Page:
In the five years since No Child Left Behind was enacted, resistance to the law has created some strange political adversaries and bedfellows in the halls of Congress and among education advocates. Business interests are allied with civil rights organizations in wanting the law reauthorized. "It's enlightened self-interest for the business community," said Susan Traiman, the director of education and workforce policy at the Business Roundtable, an association of CEOs of large companies. "The graduates of our schools are our future workforce. When people graduate schools without the skills they need in high school or college, it costs taxpayers' dollars to remediate them." 

“NCLB is a goal worth meeting,” Statesman Journal, October 3, 2007
The reauthorization of NCLB is currently under debate in Congress. Do we have room for improvement? Absolutely. Thanks to NCLB, the goal is clear — all students performing at or above grade level in reading and math by 2014. That’s a goal worth meeting and a stronger law will help get us there.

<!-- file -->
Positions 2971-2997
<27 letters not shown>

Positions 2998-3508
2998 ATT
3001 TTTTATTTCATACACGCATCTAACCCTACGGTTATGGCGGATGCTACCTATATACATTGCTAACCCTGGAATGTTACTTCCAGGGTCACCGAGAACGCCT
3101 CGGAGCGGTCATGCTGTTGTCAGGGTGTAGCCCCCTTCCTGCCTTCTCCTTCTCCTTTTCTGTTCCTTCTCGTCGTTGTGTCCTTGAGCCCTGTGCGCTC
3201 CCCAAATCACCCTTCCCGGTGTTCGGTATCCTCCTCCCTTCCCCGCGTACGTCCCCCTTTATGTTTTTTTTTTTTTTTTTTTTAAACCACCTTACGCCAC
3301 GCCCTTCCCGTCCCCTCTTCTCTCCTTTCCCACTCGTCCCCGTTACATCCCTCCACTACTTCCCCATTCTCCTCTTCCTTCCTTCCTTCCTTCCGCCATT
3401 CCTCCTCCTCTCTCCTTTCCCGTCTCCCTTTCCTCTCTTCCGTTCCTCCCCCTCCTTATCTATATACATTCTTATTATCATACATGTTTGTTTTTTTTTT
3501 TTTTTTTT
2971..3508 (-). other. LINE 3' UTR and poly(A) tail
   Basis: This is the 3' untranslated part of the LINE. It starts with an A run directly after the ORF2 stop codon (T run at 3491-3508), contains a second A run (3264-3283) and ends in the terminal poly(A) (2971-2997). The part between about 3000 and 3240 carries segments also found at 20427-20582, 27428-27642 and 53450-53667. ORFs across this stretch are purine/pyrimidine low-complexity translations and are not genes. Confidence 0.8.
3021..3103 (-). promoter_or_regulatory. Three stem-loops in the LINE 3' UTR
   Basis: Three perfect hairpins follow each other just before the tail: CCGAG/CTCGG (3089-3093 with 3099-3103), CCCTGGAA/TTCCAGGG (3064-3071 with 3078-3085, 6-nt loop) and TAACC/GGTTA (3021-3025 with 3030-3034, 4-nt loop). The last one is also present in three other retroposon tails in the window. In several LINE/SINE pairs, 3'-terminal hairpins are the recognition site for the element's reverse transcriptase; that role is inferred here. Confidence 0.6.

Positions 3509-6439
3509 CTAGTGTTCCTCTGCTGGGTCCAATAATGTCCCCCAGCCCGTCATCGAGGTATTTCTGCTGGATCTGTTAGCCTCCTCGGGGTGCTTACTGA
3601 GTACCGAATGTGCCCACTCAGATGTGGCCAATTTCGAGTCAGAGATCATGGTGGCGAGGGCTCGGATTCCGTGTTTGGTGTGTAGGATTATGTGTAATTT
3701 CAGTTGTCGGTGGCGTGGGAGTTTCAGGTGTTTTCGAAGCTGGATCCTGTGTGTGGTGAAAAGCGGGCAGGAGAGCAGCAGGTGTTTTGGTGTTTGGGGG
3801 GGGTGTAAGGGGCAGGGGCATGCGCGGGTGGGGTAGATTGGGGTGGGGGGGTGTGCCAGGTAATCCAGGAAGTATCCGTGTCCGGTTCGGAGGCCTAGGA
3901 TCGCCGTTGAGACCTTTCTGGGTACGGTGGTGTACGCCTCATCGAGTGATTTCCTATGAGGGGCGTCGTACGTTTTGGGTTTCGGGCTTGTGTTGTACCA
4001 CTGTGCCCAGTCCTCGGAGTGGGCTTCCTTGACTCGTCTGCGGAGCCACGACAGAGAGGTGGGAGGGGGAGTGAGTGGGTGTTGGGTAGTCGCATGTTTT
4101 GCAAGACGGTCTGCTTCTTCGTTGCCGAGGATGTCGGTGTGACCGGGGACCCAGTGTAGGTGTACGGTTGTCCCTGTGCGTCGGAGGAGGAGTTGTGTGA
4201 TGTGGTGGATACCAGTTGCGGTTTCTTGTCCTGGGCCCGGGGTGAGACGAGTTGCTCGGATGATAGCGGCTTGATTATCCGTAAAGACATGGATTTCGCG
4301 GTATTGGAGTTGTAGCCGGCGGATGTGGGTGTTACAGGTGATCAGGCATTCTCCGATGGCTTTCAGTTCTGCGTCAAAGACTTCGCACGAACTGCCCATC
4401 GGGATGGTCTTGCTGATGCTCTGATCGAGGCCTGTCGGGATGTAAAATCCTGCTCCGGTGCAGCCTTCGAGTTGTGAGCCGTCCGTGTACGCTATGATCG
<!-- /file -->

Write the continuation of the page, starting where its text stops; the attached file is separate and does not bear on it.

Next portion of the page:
“Schools move slowly ahead,” Roanoke Times, October 1, 2007
Virginia's African-American and Latino students, as well as students from economically disadvantaged households and English language learners, all showed steady growth over both the national averages, and over their 2003 and 2005 scores. Nationwide NAEP results also showed that achievement at all levels is increasing. "These results refute the false premise that increased attention to our lowest-performing students means that progress among higher achievers must be sacrificed," observed Kati Haycock, president of the Education Trust. "Learning is not a zero-sum game." 

“A needed change agent; now make it better,” Milwaukee Journal Sentinel, September 28, 2007
No Child Left Behind officially expired on September 29, and all eyes are now on a reauthorization discussion draft put out by two Californians: Rep. George Miller, a Democrat, and Rep. Howard McKeon, a Republican, chairman and senior minority member, respectively, of the House Education Committee. NCLB has focused the nation on the goal of preparing all students to do well in the world in which they will find themselves. The law should be kept and improved.